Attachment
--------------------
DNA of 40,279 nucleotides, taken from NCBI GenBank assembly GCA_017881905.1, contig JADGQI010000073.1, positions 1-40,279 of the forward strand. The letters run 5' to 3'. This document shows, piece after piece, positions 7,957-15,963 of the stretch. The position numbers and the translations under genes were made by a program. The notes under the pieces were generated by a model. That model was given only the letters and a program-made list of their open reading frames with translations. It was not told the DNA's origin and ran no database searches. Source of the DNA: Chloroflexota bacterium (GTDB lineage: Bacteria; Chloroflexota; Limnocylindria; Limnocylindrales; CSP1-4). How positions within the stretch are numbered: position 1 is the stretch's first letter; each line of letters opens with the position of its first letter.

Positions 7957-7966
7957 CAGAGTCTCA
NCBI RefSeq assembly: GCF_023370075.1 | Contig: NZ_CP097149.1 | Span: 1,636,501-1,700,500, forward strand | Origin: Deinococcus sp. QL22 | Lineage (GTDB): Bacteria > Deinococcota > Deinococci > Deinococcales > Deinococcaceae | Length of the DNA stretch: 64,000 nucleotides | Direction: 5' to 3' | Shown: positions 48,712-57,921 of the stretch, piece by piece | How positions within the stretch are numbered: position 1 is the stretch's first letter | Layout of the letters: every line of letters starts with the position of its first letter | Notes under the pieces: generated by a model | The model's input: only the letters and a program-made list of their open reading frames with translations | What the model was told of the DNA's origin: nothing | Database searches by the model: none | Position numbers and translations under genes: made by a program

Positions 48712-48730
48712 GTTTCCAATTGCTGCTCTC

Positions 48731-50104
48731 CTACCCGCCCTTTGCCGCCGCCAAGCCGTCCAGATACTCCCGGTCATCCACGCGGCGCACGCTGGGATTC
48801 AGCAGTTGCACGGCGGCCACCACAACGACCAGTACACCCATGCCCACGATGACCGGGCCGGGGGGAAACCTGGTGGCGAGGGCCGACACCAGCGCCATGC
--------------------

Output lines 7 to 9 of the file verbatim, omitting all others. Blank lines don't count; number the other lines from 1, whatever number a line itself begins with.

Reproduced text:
Positions 48731-50104
48731 CTACCCGCCCTTTGCCGCCGCCAAGCCGTCCAGATACTCCCGGTCATCCACGCGGCGCACGCTGGGATTC
48801 AGCAGTTGCACGGCGGCCACCACAACGACCAGTACACCCATGCCCACGATGACCGGGCCGGGGGGAAACCTGGTGGCGAGGGCCGACACCAGCGCCATGC